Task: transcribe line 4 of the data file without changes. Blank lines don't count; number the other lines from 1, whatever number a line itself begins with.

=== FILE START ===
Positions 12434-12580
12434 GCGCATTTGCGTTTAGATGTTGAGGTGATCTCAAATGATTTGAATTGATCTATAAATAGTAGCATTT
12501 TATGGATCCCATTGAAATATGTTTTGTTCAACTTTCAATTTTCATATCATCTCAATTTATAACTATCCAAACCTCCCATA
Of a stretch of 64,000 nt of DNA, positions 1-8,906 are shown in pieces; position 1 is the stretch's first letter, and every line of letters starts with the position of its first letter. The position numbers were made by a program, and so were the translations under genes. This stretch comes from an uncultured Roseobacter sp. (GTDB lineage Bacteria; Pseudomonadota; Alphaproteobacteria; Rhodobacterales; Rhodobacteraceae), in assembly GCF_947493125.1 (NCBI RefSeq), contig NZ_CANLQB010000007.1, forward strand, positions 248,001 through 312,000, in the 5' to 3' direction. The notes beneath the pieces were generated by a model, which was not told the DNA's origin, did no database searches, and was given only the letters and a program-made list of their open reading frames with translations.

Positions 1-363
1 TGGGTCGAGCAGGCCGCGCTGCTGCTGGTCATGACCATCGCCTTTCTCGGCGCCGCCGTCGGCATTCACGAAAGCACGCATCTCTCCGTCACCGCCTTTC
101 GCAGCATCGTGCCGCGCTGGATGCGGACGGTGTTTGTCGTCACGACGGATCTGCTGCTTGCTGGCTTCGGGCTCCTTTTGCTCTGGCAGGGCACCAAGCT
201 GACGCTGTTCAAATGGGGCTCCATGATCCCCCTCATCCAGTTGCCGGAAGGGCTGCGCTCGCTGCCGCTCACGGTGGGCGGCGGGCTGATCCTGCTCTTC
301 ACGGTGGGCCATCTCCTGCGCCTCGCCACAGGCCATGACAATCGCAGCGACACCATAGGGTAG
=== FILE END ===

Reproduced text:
Of a stretch of 64,000 nt of DNA, positions 1-8,906 are shown in pieces; position 1 is the stretch's first letter, and every line of letters starts with the position of its first letter. The position numbers were made by a program, and so were the translations under genes. This stretch comes from an uncultured Roseobacter sp. (GTDB lineage Bacteria; Pseudomonadota; Alphaproteobacteria; Rhodobacterales; Rhodobacteraceae), in assembly GCF_947493125.1 (NCBI RefSeq), contig NZ_CANLQB010000007.1, forward strand, positions 248,001 through 312,000, in the 5' to 3' direction. The notes beneath the pieces were generated by a model, which was not told the DNA's origin, did no database searches, and was given only the letters and a program-made list of their open reading frames with translations.